We've all been there. Maybe you were about to take to the stage for that audition, board that flight, dive from the highest board. Your palms (and pits!) sweat, your heart pounds in your chest, you want to run, hide...anything but this. For me, stepping up from a managing partner position to the CEO role at Maxus with no MD experience was a daunting leap. Accepting the WACL honour of presidency was another pivotal moment. And just last week I accepted the Worldwide CEO role at Maxus, despite limited global experience. All potentially terrifying. But hugely exciting and those nerves will make me try just that bit harder.
They say that fear can be crippling, and given the chance it can definitely limit you. But from fear often comes unexpected strength and creativity. The adrenalin kicks in, you choose fight over flight; you prepare to take more than just a tentative step - a brave leap. Yes, it's uncomfortable, but at that tipping point where discomfort dissolves into resolve - that "What the hell?" moment - you pause, take a deep breath....and go for it. It's never as bad as feared. And the next time you'll be twice as good.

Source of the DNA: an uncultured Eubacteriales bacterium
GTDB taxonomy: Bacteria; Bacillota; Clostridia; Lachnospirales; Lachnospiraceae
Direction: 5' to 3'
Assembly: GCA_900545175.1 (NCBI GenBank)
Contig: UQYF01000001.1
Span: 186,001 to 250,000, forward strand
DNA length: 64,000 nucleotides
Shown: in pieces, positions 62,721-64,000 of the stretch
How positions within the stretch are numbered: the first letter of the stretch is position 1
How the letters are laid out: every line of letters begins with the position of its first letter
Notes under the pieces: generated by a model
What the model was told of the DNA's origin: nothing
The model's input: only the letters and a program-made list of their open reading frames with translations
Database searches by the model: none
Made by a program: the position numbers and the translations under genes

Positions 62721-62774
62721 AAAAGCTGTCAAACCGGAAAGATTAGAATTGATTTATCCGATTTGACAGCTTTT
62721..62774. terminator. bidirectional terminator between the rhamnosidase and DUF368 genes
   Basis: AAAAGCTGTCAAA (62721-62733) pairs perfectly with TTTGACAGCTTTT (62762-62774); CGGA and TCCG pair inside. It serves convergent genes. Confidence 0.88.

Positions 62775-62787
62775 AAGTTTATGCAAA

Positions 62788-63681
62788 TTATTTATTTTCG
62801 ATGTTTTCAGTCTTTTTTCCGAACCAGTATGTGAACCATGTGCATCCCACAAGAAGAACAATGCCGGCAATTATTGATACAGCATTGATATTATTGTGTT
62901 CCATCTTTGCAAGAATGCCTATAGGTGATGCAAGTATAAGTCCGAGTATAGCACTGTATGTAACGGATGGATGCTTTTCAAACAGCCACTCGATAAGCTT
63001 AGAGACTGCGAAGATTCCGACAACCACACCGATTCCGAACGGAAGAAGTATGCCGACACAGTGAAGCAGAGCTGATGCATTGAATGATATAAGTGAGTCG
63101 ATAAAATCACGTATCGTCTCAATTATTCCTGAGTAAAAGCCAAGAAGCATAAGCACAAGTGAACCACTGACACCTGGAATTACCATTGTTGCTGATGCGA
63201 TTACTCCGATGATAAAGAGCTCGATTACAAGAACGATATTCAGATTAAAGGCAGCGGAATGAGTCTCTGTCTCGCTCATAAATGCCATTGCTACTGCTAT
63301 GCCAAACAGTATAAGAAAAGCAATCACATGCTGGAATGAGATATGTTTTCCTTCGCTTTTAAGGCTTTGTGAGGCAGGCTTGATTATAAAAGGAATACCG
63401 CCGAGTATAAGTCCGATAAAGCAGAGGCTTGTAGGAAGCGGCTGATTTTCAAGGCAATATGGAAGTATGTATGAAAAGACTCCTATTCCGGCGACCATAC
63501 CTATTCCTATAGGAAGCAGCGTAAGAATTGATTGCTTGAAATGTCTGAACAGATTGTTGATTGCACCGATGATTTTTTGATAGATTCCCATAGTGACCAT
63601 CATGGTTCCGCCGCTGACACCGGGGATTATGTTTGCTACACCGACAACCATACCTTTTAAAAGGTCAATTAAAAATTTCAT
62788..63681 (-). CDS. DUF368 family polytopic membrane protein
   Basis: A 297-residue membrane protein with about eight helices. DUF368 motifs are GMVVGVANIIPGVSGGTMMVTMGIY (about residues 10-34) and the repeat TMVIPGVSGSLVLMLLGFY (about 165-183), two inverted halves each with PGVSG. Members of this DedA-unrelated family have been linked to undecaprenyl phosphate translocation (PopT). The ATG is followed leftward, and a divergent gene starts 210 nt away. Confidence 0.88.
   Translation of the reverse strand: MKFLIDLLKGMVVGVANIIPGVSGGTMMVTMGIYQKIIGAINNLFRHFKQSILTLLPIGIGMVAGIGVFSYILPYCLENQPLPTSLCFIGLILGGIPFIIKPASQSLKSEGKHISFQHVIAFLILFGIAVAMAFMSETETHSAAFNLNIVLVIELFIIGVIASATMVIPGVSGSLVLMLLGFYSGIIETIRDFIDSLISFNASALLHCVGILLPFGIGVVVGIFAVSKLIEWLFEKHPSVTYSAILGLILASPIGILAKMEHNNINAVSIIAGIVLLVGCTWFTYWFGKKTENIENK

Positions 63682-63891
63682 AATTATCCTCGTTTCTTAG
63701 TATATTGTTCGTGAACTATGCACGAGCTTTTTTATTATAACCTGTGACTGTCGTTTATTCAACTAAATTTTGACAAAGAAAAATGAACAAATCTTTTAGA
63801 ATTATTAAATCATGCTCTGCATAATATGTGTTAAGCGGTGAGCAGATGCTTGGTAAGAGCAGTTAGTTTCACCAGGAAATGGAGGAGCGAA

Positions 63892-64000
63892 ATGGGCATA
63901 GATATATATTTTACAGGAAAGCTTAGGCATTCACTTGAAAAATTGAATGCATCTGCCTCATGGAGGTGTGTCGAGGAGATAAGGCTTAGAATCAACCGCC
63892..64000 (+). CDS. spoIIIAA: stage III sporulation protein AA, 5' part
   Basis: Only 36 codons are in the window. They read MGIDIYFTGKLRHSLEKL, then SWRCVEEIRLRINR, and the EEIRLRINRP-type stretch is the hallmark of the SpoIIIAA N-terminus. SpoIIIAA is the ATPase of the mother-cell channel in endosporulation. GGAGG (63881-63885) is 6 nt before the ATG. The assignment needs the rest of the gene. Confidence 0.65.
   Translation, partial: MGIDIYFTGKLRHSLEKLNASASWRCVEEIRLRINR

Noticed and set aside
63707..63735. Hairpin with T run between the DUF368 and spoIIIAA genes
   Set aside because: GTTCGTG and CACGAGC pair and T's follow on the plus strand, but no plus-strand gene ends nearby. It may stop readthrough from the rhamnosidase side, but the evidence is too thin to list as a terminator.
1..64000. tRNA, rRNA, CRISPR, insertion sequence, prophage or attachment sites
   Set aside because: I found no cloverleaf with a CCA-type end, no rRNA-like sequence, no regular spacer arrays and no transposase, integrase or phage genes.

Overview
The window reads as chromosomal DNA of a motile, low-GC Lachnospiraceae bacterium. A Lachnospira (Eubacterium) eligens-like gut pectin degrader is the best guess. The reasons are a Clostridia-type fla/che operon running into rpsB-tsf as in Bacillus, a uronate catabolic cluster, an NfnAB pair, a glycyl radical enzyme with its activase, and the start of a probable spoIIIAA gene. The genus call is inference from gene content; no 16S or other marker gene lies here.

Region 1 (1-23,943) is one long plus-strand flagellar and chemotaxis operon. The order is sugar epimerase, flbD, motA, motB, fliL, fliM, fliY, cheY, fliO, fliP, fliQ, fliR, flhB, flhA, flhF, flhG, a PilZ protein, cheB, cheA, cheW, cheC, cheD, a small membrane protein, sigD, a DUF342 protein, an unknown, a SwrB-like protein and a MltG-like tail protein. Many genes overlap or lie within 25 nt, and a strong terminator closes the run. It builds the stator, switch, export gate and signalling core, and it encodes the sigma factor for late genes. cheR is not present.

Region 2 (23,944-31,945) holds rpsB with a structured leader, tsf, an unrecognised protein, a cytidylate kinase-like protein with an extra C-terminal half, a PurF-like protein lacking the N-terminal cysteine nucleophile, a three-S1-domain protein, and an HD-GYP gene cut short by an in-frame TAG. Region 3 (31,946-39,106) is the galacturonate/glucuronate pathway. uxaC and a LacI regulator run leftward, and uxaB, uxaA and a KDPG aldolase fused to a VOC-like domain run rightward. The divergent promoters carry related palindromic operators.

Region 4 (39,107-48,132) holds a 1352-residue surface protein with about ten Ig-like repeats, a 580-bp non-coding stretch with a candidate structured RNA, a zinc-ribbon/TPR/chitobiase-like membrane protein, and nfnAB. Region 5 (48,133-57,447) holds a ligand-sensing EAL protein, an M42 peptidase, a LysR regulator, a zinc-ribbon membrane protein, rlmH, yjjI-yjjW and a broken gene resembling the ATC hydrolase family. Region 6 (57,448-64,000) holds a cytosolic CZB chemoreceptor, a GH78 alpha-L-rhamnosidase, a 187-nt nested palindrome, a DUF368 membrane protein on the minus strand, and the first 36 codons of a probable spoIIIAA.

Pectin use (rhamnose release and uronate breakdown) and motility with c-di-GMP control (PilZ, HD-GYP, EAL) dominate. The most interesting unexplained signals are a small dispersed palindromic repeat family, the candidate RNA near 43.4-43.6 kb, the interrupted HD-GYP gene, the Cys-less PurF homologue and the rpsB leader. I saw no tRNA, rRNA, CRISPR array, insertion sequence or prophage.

I've always interpreted one of advertising's most brave and iconic slogan's Nike's 'Just do it' - as much more than a call to arms for fitness and sports enthusiasts, it's for everyone in fact, to push just past their comfort zone. Of all the skills you'll acquire along your career, learning to deal effectively with discomfort is one of the most valuable.
In a career context, fearlessness can be defined as stepping in front of the work 'product' to reveal your true self and what makes you unique. It can feel lonely and exposing - you and you alone are now held accountable, which is both exciting and scary.
Forming an identity outside of the old boys' network where nepotism and back-slapping are rife is yet another challenge. My approach was to create my own rock solid network around me - and I'm lucky to have forged many wonderful friendships along the way. Having support all around you - above, below and alongside, from people who are willing you to succeed - goes a long way to create the right conditions for fearlessness. The rest is up to the individual.
The great thing about fearlessness is that it is available to us all. It is a case of 'doing' rather than 'worrying', choosing to feel the fear and do it anyway. (If you haven't read it, I highly recommend Susan Jeffers' book of the same name. I'm usually a bit wary of the self-help genre, but this one should be compulsory reading for anyone looking to live at their fullest and best.)
As I take the reins as global CEO of Maxus, I am excited, honoured, and incredibly grateful to the brilliant team around me. I've made no secret of my ambition to take on this role - and I confess that now I'm here, there is an element of fear mingled with the requisite excitement. Above all, I can't wait to get stuck into the opportunity to lead change for the agency and our clients. Deep breath... and leap!!